On Tuesday, April 1st I had the pleasure of interviewing Jeff Dayton-Johnson, Program Chair for the IPS department and IPS/MPA professor. Jeff is a MIIS gem! Well known not just in his department, but around campus as well for comfortably stopping on the street to have a chat with a colleague or to arrange coffee with a student. He worked formerly as a university professor in Canada and then at the OECD, where the bulk of his economics knowledge derives from. But it’s Jeff’s well rounded personality that made him such a pleasure to interview. His dry wit and respectful demeanor turned our fall semester Policy Analysis classroom into an engaging place to work learn and it transferred seamlessly into our podcast.
To be honest though, it’s Jeff’s hobbies and skills that make him really interesting and impressive. Jeff runs a radio station in the midnight hours out of Santa Cruz called All About Jazz and his love for music extends into much of who he is on campus. In addition to the radio show, Jeff is infamous for his podcast lecture series, wherein each segment is produced using sampled clips from his favorite musics, of which there are many, and they feature some of the most eclectic pieces you’ve ever heard, ranging from Kendrick Lamar to Dave Brubeck. Jeff’s even guest deejays for MIIS events, including the Open Mic Nights hosted in the DLC occasionally! Give the man credit for being involved in student life.
Welcome to Africa Chatter. This segment is dedicated to reproducing the voices of the African Nations Club (ANC) for the sake of everyone in the MIIS community. This is a way for the ANC to spread its message, reassure the community that we are open to everyone, update the community on its proceedings, and educate people on what truly affects students interculturally.
In the pilot webisode we hear from ANC members Jessica Yoo, Josefina Lara, and Jarod Hightower-Mills. This particular conversation occurred before spring break, so most of our examples and references were from the J-Term trips to Peru and Rwanda and events and sentiments from the Fall term. Our discussion revolved around developmental enlightenment, specializing in exotic peoples, the relativity of the struggle, competitive voluntourism, the implication of development workers in the problems they intend to solve, and our peculiar intimacy with colonization.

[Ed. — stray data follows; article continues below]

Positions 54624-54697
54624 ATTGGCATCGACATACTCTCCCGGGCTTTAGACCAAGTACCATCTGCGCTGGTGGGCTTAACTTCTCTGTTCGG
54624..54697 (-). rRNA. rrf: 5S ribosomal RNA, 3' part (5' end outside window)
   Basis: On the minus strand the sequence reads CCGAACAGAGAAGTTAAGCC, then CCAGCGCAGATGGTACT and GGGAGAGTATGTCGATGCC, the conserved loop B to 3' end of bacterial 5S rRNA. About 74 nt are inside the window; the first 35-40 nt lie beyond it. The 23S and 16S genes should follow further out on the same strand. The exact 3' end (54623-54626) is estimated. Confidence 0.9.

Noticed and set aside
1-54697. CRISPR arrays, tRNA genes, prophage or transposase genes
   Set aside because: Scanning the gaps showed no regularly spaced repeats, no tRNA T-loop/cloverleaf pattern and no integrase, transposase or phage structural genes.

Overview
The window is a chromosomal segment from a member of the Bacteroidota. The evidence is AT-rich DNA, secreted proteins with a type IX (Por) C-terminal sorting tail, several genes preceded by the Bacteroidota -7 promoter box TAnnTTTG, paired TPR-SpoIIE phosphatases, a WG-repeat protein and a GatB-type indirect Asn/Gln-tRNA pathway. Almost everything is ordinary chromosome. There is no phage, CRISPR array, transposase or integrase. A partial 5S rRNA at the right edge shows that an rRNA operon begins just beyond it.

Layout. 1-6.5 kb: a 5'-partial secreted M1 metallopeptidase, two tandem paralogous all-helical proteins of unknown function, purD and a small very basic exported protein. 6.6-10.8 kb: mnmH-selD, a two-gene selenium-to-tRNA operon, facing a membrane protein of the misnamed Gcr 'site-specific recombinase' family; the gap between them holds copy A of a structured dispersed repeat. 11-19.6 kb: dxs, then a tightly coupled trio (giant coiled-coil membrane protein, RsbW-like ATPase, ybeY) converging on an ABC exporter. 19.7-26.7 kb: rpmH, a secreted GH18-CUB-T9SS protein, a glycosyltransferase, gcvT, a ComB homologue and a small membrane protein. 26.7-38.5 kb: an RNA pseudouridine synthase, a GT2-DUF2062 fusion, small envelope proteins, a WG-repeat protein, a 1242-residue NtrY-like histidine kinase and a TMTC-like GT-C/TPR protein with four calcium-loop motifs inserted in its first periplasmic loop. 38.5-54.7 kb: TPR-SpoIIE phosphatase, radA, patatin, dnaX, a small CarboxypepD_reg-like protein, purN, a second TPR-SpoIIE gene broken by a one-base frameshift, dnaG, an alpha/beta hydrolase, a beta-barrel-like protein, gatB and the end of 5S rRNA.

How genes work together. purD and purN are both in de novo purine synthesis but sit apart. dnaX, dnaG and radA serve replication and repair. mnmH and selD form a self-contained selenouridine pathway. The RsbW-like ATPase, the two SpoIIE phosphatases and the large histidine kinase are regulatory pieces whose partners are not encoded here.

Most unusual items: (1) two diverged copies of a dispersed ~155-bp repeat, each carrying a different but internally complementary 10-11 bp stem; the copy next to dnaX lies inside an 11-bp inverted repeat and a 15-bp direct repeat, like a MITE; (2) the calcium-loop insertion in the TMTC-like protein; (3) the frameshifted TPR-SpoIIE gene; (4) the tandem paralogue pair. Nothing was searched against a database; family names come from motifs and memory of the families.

Enjoy the clip and feel free to attend upcoming Let’s talk Africa gatherings.
Organizational “sustainability” is a term frequently associated with moments of crisis in the lives of development organizations – moments which threaten an organization’s ability to operate and be “sustainable” over time. Alfredo Ortiz’s spring 2012 Organizational Sustainability class worked with two youth arts organizations to explore how organizations can hold different definitions of sustainability and how those definitions shape their work.
In this 17-minute final podcast, class members explore the more complicated issues of sustainability they uncovered during semester long action research projects. Through interviews with team members, discussions of topics covered in class sessions, and creative recreations of class discoveries, the podcast presents the ups and downs, confusions and triumphs of the two teams’ experiences along with the lessons they learned on the way. Follow along to the podcast on their class website for more information!
CSU Monterey Bay hosted an evening with activist and writer Winona LaDuke on the topic Environmental Justice from an Indigenous Perspective. LaDuke is a member of the Mississippi Band Anishanaabekwe who lives and works on the White Earth Reservations in Northern Minnesota and the executive director of Honor the Earth, a native-lead organization concerned with the environmental movement. A forerunner in speaking out for environmental action, social justice and indigenous rights, her sixth book, The Militarization of Indian Country, released last April, addresses issues such as affronts taken when Osama Bin Laden was revealed as target “Geronimo”, and the United States’ uranium mining in the Grand Canyon in the wake of possible nuclear contamination in Japan. Her talk focused on American Indian economic and environmental concerns.
Tom Philpott is the Food and Ag blogger for Mother Jones, and the former editor of the online environmental news site Grist. He spoke at the closing plenary of the 2012 EcoFarm Conference at Asilomar Conference Center. Listen to his compelling treatment of America’s regulatory regimes and biotech agribusiness companies versus organic and sustainable agriculture. He also discusses the plight of farm workers and alternatives to current institutionalized oppression many experience.